The result can be seen below.

The other way your half square triangles may meet between the rows is when the points are on opposite sides of the seam.  Once again, take care to match the points when nesting the seams and pin in place.

And you will end up with beautiful points like this…
I hope you found these tips to be helpful.  If you have any questions let me know and if you want to see what I have made with these blocks, head over to my blog to find out.  
Happy piecing!

Moda Bake Shop Basics: Rotary Cutting

Join Oda May today with a few tips for rotary cutting!
Rotary cutting is an essential part of quilting (thank goodness! I would hardly get anything done if I had to cut everything out with scissors. Patience is not my strong point.) Rotary cutters are also probably the most dangerous part of quilting. I personally have the quilter’s trademark squared off index finger so I’ve come by these tips honestly.


  • Always cover the blade with the built-in cover when you set it down. Every single time – even if you’re just setting it down for a second. Make it a habit.
  • Always cut away from your body.
  • Replace your blade when it stops cutting well. Working with a dull or damaged blade can cause you to cut in an unsafe manner – using excess pressure to cut through your fabric, etc. and that’s a recipe for disaster. 
  • Only use the rotary cutter for its intended use.
  • Keep your fingers well away from the edges of templates and rulers while cutting. You don’t want a squared off index finger like me. (Plus blood stains can ruin your beautiful fabric.)


  • Plan your cutting before you start to minimize waste.
  • Press and starch fabric before cutting.
  • Square up fabric edges before you start cutting.
  • Use the lines on your ruler or template for a straight edge, not the lines on the mat. 
  • Save yourself some back pain by cutting on a counter-height surface.

Did I leave anything out? Let us all know your safety and cutting tips in the comments!

Safely Sewing,

Oda May

Bake Shop Basics: Jelly Rolls

Jelly rolls are such a versatile and popular pre-cut.  Today join Oda May and Chef Lissa Alexander for some simple tips on working with jelly rolls.


Jelly Rolls are sweet little bundles containing 40 strips measuring 2 ½ ” x 45”. Jelly rolls are offered in most of our fabric lines, as well as a range of Bella Solids.

Find Moda Bake Shop recipes using jelly rolls {here}.

Tips for working with Jelly Rolls:

  • Run a lint brush over the raw edged sides of the jelly roll before unwrapping it, otherwise you will have little fluffy lint fuzzes all over the place.
  • Iron strips flat before sewing.
  • GET STEAMED!!  It will help to realign the fibers if you use steam when you iron.  They will relax and lose the curl that has been forced into them by being rolled up.
  • Save your leftover jelly roll strips for scrappy binding.

Lissa Alexander

Thanks for the tips, Lissa! Check out Lissa’s recipes {here}.

Happy sewing,

Oda May

September is National Sewing Month

September is the month to celebrate sewing and it’s right around the corner. In 1982, President Ronald Reagan declared September as National Sewing Month “in recognition of the importance of home sewing to our Nation.”  We need to work on making that an international celebration, too.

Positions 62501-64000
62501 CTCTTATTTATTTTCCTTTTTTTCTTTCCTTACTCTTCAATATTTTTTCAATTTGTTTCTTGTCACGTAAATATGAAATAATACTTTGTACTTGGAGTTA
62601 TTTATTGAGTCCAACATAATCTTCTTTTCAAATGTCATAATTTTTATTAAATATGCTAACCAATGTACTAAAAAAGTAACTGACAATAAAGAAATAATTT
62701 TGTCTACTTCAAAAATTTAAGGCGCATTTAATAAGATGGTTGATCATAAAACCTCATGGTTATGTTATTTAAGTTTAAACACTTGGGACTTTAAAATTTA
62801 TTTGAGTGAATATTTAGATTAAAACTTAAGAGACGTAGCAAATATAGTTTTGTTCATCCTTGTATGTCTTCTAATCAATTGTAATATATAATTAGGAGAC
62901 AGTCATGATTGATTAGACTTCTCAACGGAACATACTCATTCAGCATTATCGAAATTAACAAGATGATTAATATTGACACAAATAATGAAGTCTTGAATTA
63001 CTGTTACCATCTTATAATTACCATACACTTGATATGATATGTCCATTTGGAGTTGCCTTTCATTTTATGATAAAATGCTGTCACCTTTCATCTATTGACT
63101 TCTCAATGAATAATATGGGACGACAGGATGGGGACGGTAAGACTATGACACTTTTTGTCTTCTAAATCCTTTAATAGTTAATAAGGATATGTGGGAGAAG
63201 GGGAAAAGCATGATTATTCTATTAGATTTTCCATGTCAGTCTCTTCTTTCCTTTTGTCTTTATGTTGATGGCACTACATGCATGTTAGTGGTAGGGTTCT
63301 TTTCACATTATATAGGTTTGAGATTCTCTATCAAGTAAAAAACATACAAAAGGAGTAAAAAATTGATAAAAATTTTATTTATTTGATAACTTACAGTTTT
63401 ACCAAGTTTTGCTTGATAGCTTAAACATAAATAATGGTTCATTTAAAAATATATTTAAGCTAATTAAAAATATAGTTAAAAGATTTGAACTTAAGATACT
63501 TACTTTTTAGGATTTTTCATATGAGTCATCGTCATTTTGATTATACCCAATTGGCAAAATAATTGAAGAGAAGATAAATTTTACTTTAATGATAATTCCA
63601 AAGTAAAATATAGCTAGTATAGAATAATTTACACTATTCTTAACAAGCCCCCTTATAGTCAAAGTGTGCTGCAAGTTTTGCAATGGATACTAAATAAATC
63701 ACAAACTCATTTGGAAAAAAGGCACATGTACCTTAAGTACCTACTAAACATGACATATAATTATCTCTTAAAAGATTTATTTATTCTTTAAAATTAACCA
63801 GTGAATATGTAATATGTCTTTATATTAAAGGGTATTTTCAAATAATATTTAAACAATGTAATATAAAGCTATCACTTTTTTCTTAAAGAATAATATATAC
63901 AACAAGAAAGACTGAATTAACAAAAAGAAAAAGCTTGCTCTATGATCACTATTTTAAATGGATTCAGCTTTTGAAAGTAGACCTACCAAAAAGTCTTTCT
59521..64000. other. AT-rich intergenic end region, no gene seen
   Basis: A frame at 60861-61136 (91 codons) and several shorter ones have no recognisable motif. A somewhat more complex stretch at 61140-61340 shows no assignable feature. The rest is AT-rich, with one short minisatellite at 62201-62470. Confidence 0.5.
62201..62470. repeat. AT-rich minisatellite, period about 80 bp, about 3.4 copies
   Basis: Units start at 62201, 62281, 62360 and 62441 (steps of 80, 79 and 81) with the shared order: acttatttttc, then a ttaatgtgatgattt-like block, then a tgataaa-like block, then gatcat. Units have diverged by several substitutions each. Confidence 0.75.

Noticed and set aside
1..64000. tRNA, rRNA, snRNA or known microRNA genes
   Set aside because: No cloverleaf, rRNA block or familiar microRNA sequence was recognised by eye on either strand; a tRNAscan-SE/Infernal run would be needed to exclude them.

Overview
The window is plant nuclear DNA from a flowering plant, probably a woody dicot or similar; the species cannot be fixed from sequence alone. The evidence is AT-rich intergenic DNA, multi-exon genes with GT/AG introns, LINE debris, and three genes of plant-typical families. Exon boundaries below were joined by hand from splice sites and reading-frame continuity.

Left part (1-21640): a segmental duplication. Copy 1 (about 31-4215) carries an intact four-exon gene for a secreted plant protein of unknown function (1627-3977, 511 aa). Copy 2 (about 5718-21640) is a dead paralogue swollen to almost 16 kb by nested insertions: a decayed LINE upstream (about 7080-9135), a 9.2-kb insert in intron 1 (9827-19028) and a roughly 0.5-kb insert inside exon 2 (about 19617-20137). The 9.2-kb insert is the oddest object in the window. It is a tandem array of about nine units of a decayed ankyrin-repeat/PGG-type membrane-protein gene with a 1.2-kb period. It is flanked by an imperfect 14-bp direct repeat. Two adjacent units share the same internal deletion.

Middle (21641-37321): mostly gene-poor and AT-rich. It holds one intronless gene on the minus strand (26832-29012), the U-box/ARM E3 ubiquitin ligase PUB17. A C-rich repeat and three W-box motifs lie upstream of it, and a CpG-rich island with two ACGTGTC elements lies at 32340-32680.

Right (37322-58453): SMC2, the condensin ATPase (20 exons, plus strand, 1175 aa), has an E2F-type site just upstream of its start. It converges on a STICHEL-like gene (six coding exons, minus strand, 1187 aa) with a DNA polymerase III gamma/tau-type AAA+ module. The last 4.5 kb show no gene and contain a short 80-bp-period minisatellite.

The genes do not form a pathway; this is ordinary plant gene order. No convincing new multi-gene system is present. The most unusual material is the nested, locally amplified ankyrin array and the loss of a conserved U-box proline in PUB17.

National Sewing Month is promoted by the Sewing & Craft Alliance and the American Sewing Guild.

Some of the Bake Shop Basics tutorials recently shared by our Chefs:



Is there a basic technique you would like to learn or improve your skills? Email Oda May at modabakeshop{at}unitednotions{dot}com and let her know.

Moda Bake Shop Basics: Perfect Pressing

Oda May here for another installment of Moda Bake Shops Basics. Today we welcome Liz from Simple Simon and Co. with tips for perfect pressing.
I used to think that “pressing” and “ironing” were the same thing until one fateful night…
I was at my pattern drafting class which was taught by a wonderfully eccentric retired wedding dress designer.  The instructor was helping me with a dress and sent me over to “press” a seam.
I walked over to the ironing board and began my version of “pressing”.  Within seconds I was being very LOUDLY reprimanded and then spent the next 2 hours learning (and practicing) the differences between “pressing” and “ironing”. 
At the time I wasn’t thrilled with the lesson and would have rather worked on the dress but now I am so happy to have had her intervene and insist that I learn how to properly press.  That lesson has made all the difference in my sewing.
Here’s what I learned (and still use) concerning pressing:
#1.  Pressing and ironing are not the same thing! 
Pressing involves lifting and lowering your iron onto the desired area while ironing involves pushing your iron across the desired area.  (When you press it’s: lift, lower, press, lift, lower, press.  When you iron its just a back and forth sliding motion.)  With pressing it’s the combination of the heat, pressure, and steam that allows you to mold and shape your fabric.   
#2.  When pressing, always press on the wrong side of your fabric.
Pressing on the wrong side of the fabric allows you to properly see all the seams and therefore to press them as crisply and correctly as possible.
#3.  Before pressing your seams open always press them flat first.
If you press your seams flat before pressing them open you will be able to “set” the stitches into the fabric.  It makes for a crisper fold and will help to eliminate puckers.
#4.  Never press over the top of tape or pins.
Pins will leave imprints and scratch your iron while tape will melt and leave goo all over your iron and fabric.
#5.  Take care of that seam allowance.
You can slide an envelope or piece of cardstock between your seam allowance and top fabric to avoid having your seam allowance press through and mark the front of your fabric.

(See the difference?)
#6.  Use the correct setting on your iron.